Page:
Schillergasschen 2-3, 07745 Jena Germany

Email: krivov@astro.uni-jena.de Website: http://www.astro.uni-jena.de

 

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Two graduate student positions on debris disks

 

The Astrophysical Institute and University Observatory (AIU) of the Friedrich Schiller University, Jena, Germany, is seeking candidates for two graduate student positions.

The positions are to work in the Research Unit FOR 2285 ``Debris Disks in Planetary Systems``, newly established by the German Research Foundation (DFG). The successful candidates will join the theory group at the AIU and will work for one of the following two projects.

 

In the first project (P1, ``Collisional modeling of resolved debris disks``), we plan to extend our knowledge of planetary systems harboring debris disks with the help of state-of-the-art collisional models. Such modeling is a powerful tool to decipher information encrypted in the observed dust and to connect the dust to its parent bodies, directly unobservable planetesimals. Constraints can be placed on locations and masses of planetesimal belts, their size and radial distribution, degree of dynamical excitation, material properties, etc. The graduate student is expected to refine our collisional code, incorporate recent advances from theory and laboratory work, and use the code to study a suite of resolved debris disks.

 

The second project (P2, ``Sculpturing of debris disks by planets and companions``) aims at modelling of observed asymmetries in debris disks. Common disk features include, for instance, sharp radial boundaries, eccentric offsets, and azimuthal asymmetry. All these are signposts of underlying perturbations that shape the disks. A variety of possible mechanisms have been put forward to explain these phenomena. Many involve the gravitational influence of suggested but yet unseen planets and companions. To study this fascinating connection, the graduate student will combine the dynamical treatment (that describes these perturbations) with the collisional treatment (that describe the dust production) to construct a single numerical model.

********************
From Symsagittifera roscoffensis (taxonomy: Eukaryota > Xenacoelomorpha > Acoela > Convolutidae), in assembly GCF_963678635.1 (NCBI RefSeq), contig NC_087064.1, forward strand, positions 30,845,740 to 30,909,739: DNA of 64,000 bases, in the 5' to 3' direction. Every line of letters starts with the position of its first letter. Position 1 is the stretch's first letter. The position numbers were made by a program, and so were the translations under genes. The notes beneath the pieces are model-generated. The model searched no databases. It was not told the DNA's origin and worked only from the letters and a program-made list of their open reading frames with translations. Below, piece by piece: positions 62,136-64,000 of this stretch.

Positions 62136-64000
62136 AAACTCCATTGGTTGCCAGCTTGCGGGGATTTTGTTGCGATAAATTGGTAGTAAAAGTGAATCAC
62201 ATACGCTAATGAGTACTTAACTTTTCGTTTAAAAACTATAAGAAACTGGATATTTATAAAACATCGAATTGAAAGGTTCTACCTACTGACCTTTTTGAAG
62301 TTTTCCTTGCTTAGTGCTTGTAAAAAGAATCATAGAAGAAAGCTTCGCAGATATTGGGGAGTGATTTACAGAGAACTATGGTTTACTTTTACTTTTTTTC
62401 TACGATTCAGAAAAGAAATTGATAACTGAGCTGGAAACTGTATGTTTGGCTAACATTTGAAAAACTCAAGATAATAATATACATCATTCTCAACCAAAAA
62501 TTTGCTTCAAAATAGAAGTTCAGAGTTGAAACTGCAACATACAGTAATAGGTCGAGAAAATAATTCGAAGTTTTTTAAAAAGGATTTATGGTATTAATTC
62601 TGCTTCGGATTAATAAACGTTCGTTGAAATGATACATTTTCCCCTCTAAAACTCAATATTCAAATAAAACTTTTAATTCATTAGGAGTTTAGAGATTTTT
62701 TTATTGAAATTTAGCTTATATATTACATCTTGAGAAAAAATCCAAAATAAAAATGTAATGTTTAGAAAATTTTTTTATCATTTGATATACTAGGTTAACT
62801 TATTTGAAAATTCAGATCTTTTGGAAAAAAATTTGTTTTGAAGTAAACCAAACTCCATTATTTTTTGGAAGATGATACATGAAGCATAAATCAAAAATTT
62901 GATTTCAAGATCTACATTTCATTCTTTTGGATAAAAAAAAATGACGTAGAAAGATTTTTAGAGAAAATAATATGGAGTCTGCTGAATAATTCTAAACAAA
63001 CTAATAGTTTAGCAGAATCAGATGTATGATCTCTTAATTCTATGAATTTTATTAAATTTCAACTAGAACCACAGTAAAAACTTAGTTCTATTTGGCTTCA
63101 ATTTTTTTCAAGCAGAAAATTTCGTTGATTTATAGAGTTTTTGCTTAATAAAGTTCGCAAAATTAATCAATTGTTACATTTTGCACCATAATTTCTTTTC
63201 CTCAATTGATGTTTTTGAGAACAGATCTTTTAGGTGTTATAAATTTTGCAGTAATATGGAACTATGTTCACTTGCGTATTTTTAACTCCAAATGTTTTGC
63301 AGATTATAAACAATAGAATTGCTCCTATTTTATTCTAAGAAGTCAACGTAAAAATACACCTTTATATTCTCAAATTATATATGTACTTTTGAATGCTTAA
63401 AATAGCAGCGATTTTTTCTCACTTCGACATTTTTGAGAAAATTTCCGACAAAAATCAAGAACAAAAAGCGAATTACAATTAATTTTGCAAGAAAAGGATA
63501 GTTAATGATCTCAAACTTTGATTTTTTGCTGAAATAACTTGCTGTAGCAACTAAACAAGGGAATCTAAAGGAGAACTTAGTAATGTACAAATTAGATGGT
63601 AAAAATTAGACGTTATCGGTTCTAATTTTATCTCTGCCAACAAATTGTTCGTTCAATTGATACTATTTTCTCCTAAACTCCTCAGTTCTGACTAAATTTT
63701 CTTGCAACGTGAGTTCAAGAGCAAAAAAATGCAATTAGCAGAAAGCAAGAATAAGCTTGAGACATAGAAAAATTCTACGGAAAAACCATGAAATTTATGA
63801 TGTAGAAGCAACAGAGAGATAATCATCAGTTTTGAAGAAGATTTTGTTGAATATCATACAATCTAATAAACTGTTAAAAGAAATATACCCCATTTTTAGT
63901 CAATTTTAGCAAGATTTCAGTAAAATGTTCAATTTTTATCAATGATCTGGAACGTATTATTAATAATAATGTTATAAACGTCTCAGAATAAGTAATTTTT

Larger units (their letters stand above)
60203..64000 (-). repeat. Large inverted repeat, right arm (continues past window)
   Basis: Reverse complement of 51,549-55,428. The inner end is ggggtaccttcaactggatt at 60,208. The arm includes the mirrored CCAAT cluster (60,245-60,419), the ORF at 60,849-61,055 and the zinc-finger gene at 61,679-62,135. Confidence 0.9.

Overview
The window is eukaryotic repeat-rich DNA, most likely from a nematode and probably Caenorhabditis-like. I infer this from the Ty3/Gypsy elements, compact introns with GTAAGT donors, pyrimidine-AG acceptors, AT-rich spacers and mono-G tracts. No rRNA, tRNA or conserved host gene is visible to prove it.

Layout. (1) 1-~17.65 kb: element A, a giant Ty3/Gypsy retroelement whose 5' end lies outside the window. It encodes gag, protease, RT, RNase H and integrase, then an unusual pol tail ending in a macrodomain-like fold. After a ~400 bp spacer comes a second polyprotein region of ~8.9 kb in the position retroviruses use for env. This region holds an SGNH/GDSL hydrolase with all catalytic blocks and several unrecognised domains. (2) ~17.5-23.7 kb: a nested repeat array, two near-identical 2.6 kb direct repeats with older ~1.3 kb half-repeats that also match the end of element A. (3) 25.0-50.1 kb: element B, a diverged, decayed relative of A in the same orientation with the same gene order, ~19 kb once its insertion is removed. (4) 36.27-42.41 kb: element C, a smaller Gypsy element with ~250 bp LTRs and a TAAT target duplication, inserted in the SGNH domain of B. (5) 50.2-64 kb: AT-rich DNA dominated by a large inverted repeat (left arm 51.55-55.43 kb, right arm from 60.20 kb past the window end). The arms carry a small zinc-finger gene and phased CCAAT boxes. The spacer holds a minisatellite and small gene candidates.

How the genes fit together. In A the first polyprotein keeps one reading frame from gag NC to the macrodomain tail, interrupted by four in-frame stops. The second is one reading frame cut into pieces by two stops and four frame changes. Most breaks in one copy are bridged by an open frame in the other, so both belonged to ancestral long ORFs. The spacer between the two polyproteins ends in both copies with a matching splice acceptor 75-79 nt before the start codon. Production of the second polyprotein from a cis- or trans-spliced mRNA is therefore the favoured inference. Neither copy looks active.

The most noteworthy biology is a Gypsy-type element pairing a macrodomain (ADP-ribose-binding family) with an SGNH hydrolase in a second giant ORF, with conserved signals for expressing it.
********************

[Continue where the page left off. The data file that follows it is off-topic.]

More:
Both students will work in close collaboration with other projects of the Research Unit that will provide key ingredients for the collisional models and calculation of observables. They will greatly benefit from the expertise available in the Unit, in general, and our group, in particular. The positions are for three years and can start at any time, but no later than in the early 2016. The salary is standard for postdoc positions in Germany (1/2 TV-L E-13 of the German federal public service scale) and includes a number of social and family-related benefits. The applicants should have a strong educational record and hold Master degree or equivalent in physics or astronomy. Previous experience with numerics and astronomical research, preferably with debris disk and/or exoplanet studies, would be an advantage.

 

Applications as a single document in the PDF format should include a CV, a brief statement of research interests, and two names of reference. All applications received by September 30, 2015 will be given full consideration. The Friedrich Schiller University is an equal opportunity employer and explicitely encourages women to apply. Disabled persons with equal aptitude, competence and qualification will be given preference.

 

Contact: Professor Alexander V. Krivov (for P1); Dr. Torsten Lohne (for P2)

Astrophysical Institute and University Observatory Friedrich Schiller University

Schillergasschen 2-3, 07745 Jena Germany

Email: krivov@astro.uni-jena.de and tloehne@astro.uni-jena.de Website: http://www.astro.uni-jena.de